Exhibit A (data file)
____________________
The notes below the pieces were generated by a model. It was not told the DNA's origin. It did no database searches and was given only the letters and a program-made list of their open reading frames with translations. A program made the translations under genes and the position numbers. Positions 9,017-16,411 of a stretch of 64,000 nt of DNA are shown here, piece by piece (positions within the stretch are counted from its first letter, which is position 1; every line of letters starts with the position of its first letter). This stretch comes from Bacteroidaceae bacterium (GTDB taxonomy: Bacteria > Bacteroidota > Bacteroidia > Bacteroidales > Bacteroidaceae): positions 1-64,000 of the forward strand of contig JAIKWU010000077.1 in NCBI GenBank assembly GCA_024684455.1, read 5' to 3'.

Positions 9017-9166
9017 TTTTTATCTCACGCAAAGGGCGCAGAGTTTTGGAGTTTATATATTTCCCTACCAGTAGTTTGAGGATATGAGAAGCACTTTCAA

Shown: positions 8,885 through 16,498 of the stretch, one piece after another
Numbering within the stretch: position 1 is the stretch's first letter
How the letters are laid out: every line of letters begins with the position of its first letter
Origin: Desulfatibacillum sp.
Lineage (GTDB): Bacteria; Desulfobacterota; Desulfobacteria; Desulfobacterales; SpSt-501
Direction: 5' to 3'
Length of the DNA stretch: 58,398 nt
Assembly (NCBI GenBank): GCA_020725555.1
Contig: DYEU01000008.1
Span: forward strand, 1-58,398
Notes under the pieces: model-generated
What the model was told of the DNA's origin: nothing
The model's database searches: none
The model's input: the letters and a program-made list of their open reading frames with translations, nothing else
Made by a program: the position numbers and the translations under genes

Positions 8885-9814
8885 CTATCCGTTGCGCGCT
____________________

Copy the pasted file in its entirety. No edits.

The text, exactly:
The notes below the pieces were generated by a model. It was not told the DNA's origin. It did no database searches and was given only the letters and a program-made list of their open reading frames with translations. A program made the translations under genes and the position numbers. Positions 9,017-16,411 of a stretch of 64,000 nt of DNA are shown here, piece by piece (positions within the stretch are counted from its first letter, which is position 1; every line of letters starts with the position of its first letter). This stretch comes from Bacteroidaceae bacterium (GTDB taxonomy: Bacteria > Bacteroidota > Bacteroidia > Bacteroidales > Bacteroidaceae): positions 1-64,000 of the forward strand of contig JAIKWU010000077.1 in NCBI GenBank assembly GCA_024684455.1, read 5' to 3'.

Positions 9017-9166
9017 TTTTTATCTCACGCAAAGGGCGCAGAGTTTTGGAGTTTATATATTTCCCTACCAGTAGTTTGAGGATATGAGAAGCACTTTCAA

Shown: positions 8,885 through 16,498 of the stretch, one piece after another
Numbering within the stretch: position 1 is the stretch's first letter
How the letters are laid out: every line of letters begins with the position of its first letter
Origin: Desulfatibacillum sp.
Lineage (GTDB): Bacteria; Desulfobacterota; Desulfobacteria; Desulfobacterales; SpSt-501
Direction: 5' to 3'
Length of the DNA stretch: 58,398 nt
Assembly (NCBI GenBank): GCA_020725555.1
Contig: DYEU01000008.1
Span: forward strand, 1-58,398
Notes under the pieces: model-generated
What the model was told of the DNA's origin: nothing
The model's database searches: none
The model's input: the letters and a program-made list of their open reading frames with translations, nothing else
Made by a program: the position numbers and the translations under genes

Positions 8885-9814
8885 CTATCCGTTGCGCGCT